This category needs an editor. We encourage you to help if you are qualified.
Volunteer, or read more about what this involves.
Related categories

159 found
Order:
1 — 50 / 159
  1. Descartes's Method of Doubt.Leslie Allan - manuscript
    Enlightenment philosopher, René Descartes, set out to establish what could be known with certainty, untainted by a deceiving demon. With his method of doubt, he rejected all previous beliefs, allowing only those that survived rigorous scrutiny. In this essay, Leslie Allan examines whether Descartes's program of skeptical enquiry was successful in laying a firm foundation for our manifold beliefs. He subjects Descartes's conclusions to Descartes's own uncompromising methodology to determine whether Descartes escaped from a self-imposed radical skepticism.
    Remove from this list   Direct download (2 more)  
     
    Export citation  
     
    Bookmark  
  2. Inerrancy Is Not a Strong or Classical Foundationalism.Mark J. Boone - forthcoming - Themelios 44.
    The general idea of strong foundationalism is that knowledge has a foundation in well warranted beliefs which do not derive any warrant from other beliefs and that all our other beliefs depend on these foundational ones for their warrant. Although inerrancy posits Scripture as a solid foundation for theology, the idea that the doctrine of biblical inerrancy involves a strong foundationalist epistemology is deeply problematic. In fact, inerrancy does not require any particular view of the structure of knowledge, and notable (...)
    Remove from this list   Direct download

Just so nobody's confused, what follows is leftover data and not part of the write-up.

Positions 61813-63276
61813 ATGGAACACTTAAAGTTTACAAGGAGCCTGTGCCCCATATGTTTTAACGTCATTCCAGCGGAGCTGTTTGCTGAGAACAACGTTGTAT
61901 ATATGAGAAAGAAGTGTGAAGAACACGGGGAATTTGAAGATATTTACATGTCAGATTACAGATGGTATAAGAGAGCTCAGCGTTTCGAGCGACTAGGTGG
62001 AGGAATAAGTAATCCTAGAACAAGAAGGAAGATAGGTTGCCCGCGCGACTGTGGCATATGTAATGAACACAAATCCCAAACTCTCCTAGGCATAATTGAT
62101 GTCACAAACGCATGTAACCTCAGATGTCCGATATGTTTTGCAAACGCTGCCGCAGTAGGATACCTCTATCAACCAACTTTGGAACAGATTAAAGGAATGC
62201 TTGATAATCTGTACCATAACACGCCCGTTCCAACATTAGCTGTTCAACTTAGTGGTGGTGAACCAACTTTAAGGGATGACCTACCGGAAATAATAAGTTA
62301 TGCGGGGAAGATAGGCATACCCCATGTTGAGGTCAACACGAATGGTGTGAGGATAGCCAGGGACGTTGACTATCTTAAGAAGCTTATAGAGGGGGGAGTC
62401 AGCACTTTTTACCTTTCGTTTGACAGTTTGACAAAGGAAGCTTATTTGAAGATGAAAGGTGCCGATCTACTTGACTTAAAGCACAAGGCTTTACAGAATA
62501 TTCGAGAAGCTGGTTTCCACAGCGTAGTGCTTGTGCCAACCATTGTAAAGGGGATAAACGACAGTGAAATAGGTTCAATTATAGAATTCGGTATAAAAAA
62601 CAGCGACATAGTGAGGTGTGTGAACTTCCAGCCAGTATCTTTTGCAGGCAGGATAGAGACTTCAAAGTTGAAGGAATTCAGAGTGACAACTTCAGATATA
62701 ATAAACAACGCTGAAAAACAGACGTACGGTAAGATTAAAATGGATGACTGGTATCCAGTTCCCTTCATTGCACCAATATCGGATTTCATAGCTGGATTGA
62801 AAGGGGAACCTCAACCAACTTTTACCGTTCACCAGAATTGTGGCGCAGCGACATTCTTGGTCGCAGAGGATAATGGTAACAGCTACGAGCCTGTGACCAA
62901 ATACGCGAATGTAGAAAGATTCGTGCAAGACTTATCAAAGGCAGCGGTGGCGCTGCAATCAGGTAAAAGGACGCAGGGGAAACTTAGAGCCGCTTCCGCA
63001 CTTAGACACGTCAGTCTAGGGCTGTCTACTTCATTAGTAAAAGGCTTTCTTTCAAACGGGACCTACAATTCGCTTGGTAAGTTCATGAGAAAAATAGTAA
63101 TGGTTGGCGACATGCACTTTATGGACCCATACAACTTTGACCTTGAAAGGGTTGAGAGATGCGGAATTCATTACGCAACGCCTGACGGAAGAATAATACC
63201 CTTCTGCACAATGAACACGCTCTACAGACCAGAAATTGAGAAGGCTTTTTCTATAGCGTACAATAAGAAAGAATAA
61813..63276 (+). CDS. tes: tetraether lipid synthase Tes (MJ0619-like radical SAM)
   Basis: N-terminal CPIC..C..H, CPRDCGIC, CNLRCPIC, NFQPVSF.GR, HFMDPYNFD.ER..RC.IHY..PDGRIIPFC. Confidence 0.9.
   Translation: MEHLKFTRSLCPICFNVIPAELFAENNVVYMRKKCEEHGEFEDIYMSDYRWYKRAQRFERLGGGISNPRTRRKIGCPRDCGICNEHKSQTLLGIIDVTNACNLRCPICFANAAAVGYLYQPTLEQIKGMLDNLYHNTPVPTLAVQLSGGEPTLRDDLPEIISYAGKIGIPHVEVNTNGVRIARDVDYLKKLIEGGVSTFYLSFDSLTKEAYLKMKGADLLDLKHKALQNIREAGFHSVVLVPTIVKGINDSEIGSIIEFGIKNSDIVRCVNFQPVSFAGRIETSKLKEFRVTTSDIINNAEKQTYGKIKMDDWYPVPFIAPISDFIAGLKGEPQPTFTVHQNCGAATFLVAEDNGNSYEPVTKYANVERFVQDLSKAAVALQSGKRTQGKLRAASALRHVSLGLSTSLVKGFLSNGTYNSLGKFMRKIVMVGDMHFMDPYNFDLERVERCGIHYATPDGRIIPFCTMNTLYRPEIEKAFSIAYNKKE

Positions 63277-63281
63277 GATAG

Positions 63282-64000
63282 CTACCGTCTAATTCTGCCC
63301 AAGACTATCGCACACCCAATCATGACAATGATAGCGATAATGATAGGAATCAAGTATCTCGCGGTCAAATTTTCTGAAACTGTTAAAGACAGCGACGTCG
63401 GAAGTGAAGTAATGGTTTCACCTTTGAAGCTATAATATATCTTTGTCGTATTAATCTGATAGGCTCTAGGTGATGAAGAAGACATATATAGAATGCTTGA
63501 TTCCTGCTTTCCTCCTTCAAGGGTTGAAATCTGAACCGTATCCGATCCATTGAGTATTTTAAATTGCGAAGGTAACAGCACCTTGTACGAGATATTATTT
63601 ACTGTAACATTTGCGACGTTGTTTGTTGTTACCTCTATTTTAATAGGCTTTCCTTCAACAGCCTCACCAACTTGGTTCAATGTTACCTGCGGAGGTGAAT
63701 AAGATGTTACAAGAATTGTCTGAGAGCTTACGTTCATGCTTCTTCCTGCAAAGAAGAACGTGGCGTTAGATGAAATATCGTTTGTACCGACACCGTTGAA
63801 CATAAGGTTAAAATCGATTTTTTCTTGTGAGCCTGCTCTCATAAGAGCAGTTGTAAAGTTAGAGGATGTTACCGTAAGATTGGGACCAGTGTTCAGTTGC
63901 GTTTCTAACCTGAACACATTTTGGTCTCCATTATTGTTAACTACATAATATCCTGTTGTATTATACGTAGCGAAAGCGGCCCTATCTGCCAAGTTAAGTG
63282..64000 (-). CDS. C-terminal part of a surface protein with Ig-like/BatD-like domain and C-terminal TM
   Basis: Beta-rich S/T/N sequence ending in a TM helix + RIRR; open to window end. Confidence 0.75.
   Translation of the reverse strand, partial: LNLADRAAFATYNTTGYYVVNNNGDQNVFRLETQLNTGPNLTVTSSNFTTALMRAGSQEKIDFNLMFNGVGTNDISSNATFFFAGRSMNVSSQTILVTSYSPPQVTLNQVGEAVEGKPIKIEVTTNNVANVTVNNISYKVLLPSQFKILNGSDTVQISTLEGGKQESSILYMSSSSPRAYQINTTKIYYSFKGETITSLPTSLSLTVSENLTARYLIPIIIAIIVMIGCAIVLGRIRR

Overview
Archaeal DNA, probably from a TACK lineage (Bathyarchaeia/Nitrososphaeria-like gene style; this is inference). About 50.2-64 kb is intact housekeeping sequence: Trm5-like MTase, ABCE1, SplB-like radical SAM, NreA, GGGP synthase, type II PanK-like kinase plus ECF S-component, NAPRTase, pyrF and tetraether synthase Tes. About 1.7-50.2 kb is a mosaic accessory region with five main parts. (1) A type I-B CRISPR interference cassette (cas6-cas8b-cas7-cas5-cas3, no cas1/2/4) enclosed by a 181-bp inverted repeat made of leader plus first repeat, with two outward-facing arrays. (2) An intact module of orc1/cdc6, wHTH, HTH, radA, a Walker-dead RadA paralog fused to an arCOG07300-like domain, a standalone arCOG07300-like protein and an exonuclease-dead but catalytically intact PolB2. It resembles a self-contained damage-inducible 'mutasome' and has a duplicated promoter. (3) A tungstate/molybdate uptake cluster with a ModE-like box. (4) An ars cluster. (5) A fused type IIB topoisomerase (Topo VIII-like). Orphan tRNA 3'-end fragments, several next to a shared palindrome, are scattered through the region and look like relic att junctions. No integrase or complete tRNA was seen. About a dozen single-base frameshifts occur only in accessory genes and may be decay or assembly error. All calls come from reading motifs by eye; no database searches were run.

Export citation  
     
    Bookmark  
  3. The Problem of Perception and the No-Miracles Principle.Michael Cohen - forthcoming - Synthese:1-16.
    The problem of perception is the problem of explaining how perceptual knowledge is possible. The skeptic has a simple solution: it is not possible. I analyze the weaknesses of one type of skeptical reasoning by making explicit a dynamic epistemic principle from dynamic epistemic logic that is implicitly used in debating the problem, with the aim of offering a novel diagnosis to this skeptical argument. I argue that prominent modest foundationalist responses to perceptual skepticism can be understood as rejecting the (...)
    Remove from this list   Direct download (2 more)  
    Translate
     
     
    Export citation  
     
    Bookmark  
  4. Review of Lyons' Perception and Basic Beliefs. [REVIEW]William E. S. McNeill - forthcoming - Mind.
  5. The Gradation Puzzle of Intellectual Assurance.Xiaoxing Zhang - forthcoming - Analysis.
    The Cartesian thesis that some justifications are infallible faces a gradation puzzle. On the one hand, infallible justification tolerates absolutely no possibility for error. On the other hand, infallible justifications can vary in evidential force: e.g. two persons can both be infallible regarding their pains while the one with stronger pain is nevertheless more justified. However, if a type of justification is gradable in strength, why can it always be absolute? This paper explores the potential of this gradation challenge by (...)
    Remove from this list   Direct download (2 more)  
     
    Export citation  
     
    Bookmark  
  6. Inferential Internalism and the Causal Status Effect.Nicholas Danne - 2020 - Logos and Episteme 11 (4):429-445.